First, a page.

Andrej Kiska, the new president of Slovakia, has rejected the idea of reviving the long-defunct “Made in Czechoslovakia” label for both Czech-made and Slovak-made products. The comments came during an official two-day visit by the Slovak president to the Czech Republic at which a wide range of issues are being discussed with Kiska’s Czech counterpart Miloš Zeman and other political leaders.
The idea was approved last year – at least in words – by Slovak Prime Minister Robert Fico and then Czech Prime Minister Jiří Rusnok. Even though Czechoslovakia has not existed as a country since 1993, both Czechs and Slovaks have struggled in the ensuing years with degrees of ignorance regarding the existence of these two separate countries. Simply put, the logic went, since many people have no idea that Czechoslovakia no longer exists, and since that name has what marketing experts today might describe as relatively high “brand awareness” – why not make use of the “Czechoslovakia” label? After all, who doesn’t remember the famous “Made in Czechoslovakia” emblazoned across those yellow matchboxes? Then there are guns and rifles, tractors, china and glassware, and even pipe cleaning products.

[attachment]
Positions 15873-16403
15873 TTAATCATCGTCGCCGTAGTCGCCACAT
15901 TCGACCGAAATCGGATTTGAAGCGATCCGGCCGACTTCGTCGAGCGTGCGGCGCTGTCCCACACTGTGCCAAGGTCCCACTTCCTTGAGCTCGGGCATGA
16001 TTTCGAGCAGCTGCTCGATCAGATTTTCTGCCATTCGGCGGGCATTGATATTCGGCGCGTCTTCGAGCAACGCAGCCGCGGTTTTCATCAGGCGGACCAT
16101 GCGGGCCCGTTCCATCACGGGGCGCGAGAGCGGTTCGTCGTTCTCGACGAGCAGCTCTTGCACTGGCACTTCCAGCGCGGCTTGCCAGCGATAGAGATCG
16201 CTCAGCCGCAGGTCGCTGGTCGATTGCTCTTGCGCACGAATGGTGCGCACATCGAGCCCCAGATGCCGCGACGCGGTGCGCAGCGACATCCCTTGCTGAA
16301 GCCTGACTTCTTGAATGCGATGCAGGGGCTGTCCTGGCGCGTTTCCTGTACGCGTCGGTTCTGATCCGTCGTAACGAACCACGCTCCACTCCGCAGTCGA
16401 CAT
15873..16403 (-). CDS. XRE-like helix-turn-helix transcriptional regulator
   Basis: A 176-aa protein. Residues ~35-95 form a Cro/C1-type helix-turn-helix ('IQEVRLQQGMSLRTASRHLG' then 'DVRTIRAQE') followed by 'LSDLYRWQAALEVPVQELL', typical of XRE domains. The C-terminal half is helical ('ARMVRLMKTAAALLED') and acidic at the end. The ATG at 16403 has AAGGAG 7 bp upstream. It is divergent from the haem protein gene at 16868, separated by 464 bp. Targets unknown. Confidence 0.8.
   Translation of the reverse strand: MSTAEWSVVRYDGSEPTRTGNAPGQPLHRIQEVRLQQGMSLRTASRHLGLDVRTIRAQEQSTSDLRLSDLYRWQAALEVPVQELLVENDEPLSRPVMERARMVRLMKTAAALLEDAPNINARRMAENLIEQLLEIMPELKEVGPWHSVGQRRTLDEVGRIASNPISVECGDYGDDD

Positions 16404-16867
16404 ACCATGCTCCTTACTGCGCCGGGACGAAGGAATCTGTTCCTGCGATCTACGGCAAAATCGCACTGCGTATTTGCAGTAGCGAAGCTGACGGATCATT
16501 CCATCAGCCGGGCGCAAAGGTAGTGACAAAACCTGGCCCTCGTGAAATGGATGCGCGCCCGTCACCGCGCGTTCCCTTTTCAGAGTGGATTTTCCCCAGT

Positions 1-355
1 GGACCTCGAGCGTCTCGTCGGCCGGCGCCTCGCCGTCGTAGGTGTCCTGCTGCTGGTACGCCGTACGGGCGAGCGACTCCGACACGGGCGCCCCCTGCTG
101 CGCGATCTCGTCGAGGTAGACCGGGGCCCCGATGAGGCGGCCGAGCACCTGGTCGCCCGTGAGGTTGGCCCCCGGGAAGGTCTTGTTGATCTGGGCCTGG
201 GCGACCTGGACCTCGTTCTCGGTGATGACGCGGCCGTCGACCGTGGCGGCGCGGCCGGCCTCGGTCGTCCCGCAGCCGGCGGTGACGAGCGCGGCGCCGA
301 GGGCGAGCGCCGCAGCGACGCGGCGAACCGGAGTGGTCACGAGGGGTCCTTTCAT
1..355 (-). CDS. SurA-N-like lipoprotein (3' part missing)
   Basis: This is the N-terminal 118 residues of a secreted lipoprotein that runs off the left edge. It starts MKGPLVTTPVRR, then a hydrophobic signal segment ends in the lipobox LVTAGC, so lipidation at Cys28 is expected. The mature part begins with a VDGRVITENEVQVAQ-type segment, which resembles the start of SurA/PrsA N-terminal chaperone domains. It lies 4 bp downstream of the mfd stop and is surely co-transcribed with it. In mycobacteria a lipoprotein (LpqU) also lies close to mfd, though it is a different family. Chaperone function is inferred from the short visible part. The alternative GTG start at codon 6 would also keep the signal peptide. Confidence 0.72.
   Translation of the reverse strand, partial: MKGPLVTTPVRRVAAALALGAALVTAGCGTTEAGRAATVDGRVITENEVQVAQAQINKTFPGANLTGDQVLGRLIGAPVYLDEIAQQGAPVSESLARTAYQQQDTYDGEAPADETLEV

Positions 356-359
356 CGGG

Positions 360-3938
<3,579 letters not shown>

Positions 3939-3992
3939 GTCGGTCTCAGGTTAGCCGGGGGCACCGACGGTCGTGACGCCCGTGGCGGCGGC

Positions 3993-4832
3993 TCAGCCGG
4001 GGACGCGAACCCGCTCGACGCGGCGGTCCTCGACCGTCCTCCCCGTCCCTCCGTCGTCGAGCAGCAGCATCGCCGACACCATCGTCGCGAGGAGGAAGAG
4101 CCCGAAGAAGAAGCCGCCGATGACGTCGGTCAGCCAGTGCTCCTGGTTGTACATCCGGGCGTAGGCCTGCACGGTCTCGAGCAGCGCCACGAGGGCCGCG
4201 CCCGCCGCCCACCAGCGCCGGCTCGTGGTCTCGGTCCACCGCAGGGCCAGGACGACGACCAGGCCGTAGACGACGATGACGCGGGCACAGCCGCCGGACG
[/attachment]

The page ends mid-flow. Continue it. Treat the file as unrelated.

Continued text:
The concept was supposed to find particular effectiveness in countries with which the former communist-era Czechoslovakia did business: Vietnam, Mongolia, and several countries in Africa. But it was always going to be a somewhat contentious idea. Labelling products as made in a country that does not exist faced potential legal hurdles. Not to mention the fact that under such a system, Czechs could presumably take the credit for Slovak made products and vice-versa.
There have been suggestions that President Kiska’s flat out rejection of the idea has something to do with the fact that PM Robert Fico ran against him in the country’s recent presidential elections. But Kiska’s talks with his Czech counterpart Miloš Zeman are centred on a far wider range of issues. For one, there is President Zeman’s concept of a Visegrad-wide security defence partnership. Other matters such as student exchanges, euro adoption, transport infrastructure – meaning strengthening motorway connections – and other measures designed to increase trade between the two now separate nations are also on the agenda.
Kiska, who is also due to meet with members of the Czech government during his first formal trip, described the current state of Czech-Slovak relations as excellent.
Growing concern over plight of leading Chinese investor in the Czech Republic
President Zeman’s Chinese advisor arrested
Controversial Russian gas pipeline makes Czech progress
Jan Masaryk’s mysterious death – a “last nail” in the coffin of democracy in 1948
Czech average monthly wages pass 30,000 crown mark for first time